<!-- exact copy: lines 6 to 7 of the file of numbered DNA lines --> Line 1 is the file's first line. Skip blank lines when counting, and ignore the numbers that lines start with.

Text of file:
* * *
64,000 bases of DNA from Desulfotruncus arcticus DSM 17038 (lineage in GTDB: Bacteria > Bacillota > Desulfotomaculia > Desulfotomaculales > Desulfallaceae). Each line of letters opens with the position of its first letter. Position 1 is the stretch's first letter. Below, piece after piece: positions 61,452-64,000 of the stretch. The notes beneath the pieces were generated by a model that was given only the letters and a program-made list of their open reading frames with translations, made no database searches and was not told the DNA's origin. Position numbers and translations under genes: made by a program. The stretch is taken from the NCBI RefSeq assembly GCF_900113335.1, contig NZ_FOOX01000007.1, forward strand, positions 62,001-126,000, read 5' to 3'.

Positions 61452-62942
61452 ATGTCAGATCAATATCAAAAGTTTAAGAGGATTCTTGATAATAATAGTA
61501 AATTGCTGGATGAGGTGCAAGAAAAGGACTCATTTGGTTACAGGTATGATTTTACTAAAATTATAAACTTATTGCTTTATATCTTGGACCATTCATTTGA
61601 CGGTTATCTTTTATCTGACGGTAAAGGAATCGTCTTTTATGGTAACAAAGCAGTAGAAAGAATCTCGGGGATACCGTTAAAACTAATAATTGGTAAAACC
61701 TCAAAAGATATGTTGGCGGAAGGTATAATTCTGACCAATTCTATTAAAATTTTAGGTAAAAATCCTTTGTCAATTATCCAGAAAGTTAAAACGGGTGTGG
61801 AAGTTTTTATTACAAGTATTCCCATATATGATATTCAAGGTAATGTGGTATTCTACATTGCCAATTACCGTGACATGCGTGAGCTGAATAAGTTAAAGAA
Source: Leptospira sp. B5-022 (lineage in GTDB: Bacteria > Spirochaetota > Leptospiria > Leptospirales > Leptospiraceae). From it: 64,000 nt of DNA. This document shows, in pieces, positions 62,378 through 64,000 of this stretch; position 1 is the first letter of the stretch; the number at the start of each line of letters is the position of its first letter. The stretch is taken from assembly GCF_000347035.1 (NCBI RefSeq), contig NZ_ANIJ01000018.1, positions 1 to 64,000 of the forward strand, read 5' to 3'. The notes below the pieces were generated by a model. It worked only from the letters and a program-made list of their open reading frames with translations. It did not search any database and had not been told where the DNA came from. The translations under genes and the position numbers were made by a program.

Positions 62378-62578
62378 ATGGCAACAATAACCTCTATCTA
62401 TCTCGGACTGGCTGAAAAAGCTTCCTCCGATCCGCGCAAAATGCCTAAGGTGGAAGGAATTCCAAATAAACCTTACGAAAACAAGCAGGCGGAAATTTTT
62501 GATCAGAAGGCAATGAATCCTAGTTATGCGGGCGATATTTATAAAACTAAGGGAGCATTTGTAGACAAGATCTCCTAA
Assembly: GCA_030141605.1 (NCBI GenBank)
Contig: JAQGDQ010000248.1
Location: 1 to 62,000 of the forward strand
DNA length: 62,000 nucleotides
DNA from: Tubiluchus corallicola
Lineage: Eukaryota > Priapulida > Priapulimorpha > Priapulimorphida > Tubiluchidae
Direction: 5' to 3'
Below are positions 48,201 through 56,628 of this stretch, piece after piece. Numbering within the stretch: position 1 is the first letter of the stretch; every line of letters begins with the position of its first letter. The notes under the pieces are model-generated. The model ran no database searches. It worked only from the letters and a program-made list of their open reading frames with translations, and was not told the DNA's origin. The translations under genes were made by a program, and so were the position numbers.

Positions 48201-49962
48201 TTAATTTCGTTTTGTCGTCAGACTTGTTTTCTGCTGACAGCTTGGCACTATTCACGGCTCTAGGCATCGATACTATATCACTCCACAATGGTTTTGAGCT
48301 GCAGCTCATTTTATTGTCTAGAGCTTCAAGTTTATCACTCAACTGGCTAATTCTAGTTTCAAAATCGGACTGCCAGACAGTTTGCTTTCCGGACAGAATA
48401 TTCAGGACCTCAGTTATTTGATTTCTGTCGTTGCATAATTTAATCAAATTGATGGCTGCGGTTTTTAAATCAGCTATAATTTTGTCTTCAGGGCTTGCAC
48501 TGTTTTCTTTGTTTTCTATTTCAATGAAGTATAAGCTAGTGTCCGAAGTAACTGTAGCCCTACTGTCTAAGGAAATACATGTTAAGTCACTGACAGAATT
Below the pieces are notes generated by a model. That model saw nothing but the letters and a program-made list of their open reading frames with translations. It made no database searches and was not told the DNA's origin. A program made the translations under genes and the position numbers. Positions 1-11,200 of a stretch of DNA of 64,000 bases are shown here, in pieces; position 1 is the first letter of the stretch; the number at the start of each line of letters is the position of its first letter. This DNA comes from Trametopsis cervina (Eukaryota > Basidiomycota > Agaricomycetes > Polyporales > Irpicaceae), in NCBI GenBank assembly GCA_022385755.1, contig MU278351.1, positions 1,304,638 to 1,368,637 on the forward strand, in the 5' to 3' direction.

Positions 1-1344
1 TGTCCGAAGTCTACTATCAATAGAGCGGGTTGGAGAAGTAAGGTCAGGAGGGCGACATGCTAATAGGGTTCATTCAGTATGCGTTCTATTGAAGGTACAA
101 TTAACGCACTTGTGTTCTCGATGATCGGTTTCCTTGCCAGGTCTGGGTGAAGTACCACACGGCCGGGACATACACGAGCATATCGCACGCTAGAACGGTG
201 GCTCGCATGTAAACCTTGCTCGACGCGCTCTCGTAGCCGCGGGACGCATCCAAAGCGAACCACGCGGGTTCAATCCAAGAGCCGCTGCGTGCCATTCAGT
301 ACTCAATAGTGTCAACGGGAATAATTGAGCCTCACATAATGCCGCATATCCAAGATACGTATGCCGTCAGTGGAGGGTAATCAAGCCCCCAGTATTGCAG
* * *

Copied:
61701 TCAAAAGATATGTTGGCGGAAGGTATAATTCTGACCAATTCTATTAAAATTTTAGGTAAAAATCCTTTGTCAATTATCCAGAAAGTTAAAACGGGTGTGG
61801 AAGTTTTTATTACAAGTATTCCCATATATGATATTCAAGGTAATGTGGTATTCTACATTGCCAATTACCGTGACATGCGTGAGCTGAATAAGTTAAAGAA